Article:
"In 1933, Hitler’s Nazi government used Laughlin’s Model Law as the basis for their sterilization law that led to the sterilization of some 350,000 people. State sponsored Eugenics reached an abhorrent extreme in the Nazi extermination programs of the 1930s and 1940s. Initially directed at people with similar health or social problems as were targeted by the U.S. sterilization laws, these were eventually expanded to cover entire populations—Jews, Gypsies, Poles—judged by the Nazi regime to represent “worthless lives” (lebensunwerte Leben)."

In particular, the Nazis used Harry Laughlin's model, which "provided for the sterilization of 'feeble minded, insane, criminalistic, epileptic, diseased, blind, deaf, deformed, and dependent” including “orphans, ne’er do wells, tramps, homeless, and paupers.'” You can read all about Harry at the Pickler Memorial Library's online page at Truman State University.
As Dr. David Berlinski remarked in Ben Stein's movie "Expelled: No Intelligence Allowed" Darwinism was not a sufficient condition, but was a necessary condition for the Nazi program. There seems to have been a significant number of people affected by Darwinian Eugenics (as it was applied to humans) in this time period, otherwise intelligent people, in both America and Europe. So why are we afraid to include the Nazis in this group of folks who were influenced? Why are we afraid to say that they acted accordingly with the logic they thought they embraced? No doubt Hitler was diobolical, but it is usually when people think they are doing something justified, something "right" that they can be the most diabolical. Did Darwinian pretensions alone, taken in isolation, lead to the Nazi phenomenon? I doubt it. But, it certainly seems to have been a formidable weapon in their arsenal. And Darwinian Eugenics seems to have been a weapon that they inherited, not one that they had to invent.
Here is the apology of the Methodist Church, as stated in the resolution.

"The United Methodist General Conference formally apologizes for Methodist leaders and Methodist bodies who in the past supported eugenics as sound science and sound theology. We lament the ways eugenics was used to justify the sterilization of persons deemed less worthy. We lament that Methodist support of eugenics policies was used to keep persons of different races from marrying and forming legally recognized families. We are especially grieved that the politics of eugenics led to the extermination of millions of people by the Nazi government and continues today as “ethnic cleansing” around the world."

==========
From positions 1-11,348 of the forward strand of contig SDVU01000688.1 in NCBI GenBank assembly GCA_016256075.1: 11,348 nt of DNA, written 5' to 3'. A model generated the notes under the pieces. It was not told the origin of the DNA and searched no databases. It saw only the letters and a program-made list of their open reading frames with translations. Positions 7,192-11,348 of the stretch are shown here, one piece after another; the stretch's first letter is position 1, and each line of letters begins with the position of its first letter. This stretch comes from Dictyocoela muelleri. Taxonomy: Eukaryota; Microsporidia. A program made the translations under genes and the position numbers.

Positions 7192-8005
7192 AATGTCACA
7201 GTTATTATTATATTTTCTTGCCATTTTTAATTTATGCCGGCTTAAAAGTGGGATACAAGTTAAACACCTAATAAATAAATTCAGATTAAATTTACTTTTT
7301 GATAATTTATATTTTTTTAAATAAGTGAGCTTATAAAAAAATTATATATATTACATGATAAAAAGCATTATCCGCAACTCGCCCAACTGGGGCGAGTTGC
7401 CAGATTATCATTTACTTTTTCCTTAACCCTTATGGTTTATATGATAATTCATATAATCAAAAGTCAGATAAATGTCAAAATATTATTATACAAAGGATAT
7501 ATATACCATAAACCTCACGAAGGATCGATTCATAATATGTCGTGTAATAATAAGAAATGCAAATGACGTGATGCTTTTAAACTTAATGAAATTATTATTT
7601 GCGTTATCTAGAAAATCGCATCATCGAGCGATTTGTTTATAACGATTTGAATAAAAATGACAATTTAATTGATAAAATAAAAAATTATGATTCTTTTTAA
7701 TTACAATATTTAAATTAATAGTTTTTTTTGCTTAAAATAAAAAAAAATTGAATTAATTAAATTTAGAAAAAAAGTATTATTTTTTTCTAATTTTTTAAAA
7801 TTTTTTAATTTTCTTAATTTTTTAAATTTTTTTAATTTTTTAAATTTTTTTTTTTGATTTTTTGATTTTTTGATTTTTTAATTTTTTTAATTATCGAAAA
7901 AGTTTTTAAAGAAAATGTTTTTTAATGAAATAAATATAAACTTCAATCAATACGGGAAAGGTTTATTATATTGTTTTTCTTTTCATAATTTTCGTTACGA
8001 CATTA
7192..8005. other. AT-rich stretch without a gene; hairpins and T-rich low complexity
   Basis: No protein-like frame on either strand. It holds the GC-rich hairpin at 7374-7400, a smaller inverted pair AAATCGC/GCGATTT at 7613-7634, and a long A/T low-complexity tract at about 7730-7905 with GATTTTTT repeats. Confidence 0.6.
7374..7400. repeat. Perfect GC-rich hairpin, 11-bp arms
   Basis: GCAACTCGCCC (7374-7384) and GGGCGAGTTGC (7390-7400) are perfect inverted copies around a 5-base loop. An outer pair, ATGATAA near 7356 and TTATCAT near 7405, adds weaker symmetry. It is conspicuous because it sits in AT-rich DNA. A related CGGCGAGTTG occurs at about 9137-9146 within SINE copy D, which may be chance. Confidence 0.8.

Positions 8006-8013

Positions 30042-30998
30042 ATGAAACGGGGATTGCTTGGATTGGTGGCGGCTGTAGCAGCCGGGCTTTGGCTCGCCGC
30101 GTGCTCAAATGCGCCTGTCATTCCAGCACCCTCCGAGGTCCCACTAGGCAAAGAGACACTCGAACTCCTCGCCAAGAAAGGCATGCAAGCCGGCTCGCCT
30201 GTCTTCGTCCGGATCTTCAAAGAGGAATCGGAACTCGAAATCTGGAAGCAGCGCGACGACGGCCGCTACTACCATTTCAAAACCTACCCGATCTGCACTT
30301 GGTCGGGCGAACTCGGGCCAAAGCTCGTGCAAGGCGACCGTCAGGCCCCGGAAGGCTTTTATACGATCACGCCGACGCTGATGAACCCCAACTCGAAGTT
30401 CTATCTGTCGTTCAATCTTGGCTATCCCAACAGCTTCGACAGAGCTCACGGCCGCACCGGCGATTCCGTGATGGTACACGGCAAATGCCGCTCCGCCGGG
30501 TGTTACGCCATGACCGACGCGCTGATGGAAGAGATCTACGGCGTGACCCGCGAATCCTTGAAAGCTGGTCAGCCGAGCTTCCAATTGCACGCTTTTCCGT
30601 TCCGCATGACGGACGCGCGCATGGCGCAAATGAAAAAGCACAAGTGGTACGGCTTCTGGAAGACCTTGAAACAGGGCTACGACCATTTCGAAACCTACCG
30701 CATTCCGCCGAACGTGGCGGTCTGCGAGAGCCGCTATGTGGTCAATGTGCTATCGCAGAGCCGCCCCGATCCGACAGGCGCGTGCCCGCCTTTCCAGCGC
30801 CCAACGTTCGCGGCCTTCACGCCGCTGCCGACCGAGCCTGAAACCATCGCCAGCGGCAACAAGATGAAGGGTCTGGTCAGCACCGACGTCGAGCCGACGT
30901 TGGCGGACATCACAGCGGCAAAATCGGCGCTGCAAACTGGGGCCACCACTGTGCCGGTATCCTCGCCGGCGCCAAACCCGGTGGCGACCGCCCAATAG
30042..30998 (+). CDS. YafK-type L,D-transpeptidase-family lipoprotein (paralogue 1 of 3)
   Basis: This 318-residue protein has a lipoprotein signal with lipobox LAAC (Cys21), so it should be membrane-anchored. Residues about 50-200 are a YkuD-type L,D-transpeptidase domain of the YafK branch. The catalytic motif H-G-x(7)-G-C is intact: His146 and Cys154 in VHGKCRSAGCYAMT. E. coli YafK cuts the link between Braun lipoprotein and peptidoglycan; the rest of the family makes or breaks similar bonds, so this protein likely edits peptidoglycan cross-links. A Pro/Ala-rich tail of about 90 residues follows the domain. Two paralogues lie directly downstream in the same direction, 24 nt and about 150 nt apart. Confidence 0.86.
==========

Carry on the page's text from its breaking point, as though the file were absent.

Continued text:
Thursday, May 1, 2008

The Day The Universe Changed

"The Day The Universe Changed" is a British series hosted by science historian James Burke. Episode 8 investigates how Darwinism was relevant to the Nazi Regime. Here is the link:

The Day the Universe Changed

A quote from the website:

"Darwin's Revolution (#8). Reveals how Darwin's writings undermined the concept of an orderly, unchanging universe and with it the belief in the biblical theory of creation. Also considers how aspects of Darwinism were used to political and economic advantage to justify nazism, robber baron style capitalism, and communism."

Tuesday, April 29, 2008

Ezekiel Bulver Reacts to Expelled: No Intelligence Allowed

C.S. Lewis invented "Bulverism" in an attempt to name the current condition of argumentation as he saw it in the last bit of the 20th century. The idea is to discredit your opponent's argument by discrediting the person themself.

Here is Lewis:

"Suppose I think, after doing my accounts, that I have a large balance at the bank. And suppose you want to find out whether this belief of mine is “wishful thinking.” You can never come to any conclusion by examining my psychological condition. Your only chance of finding out is to sit down and work through the sum yourself. When you have checked my figures, then, and then only, will you know whether I have that balance or not. If you find my arithmetic correct, then no amount of vapouring about my psychological condition can be anything but a waste of time. If you find my arithmetic wrong, then it may be relevant to explain psychologically how I came to be so bad at my arithmetic, and the doctrine of the concealed wish will become relevant - but only after you have yourself done the sum and discovered me to be wrong on purely arithmetical grounds. It is the same with all thinking and all systems of thought. If you try to find out which are tainted by speculating about the wishes of the thinkers, you are merely making a fool of yourself. You must find out on purely logical grounds which of them do, in fact, break down as arguments. Afterwards, if you like, go on and discover the psychological causes of the error.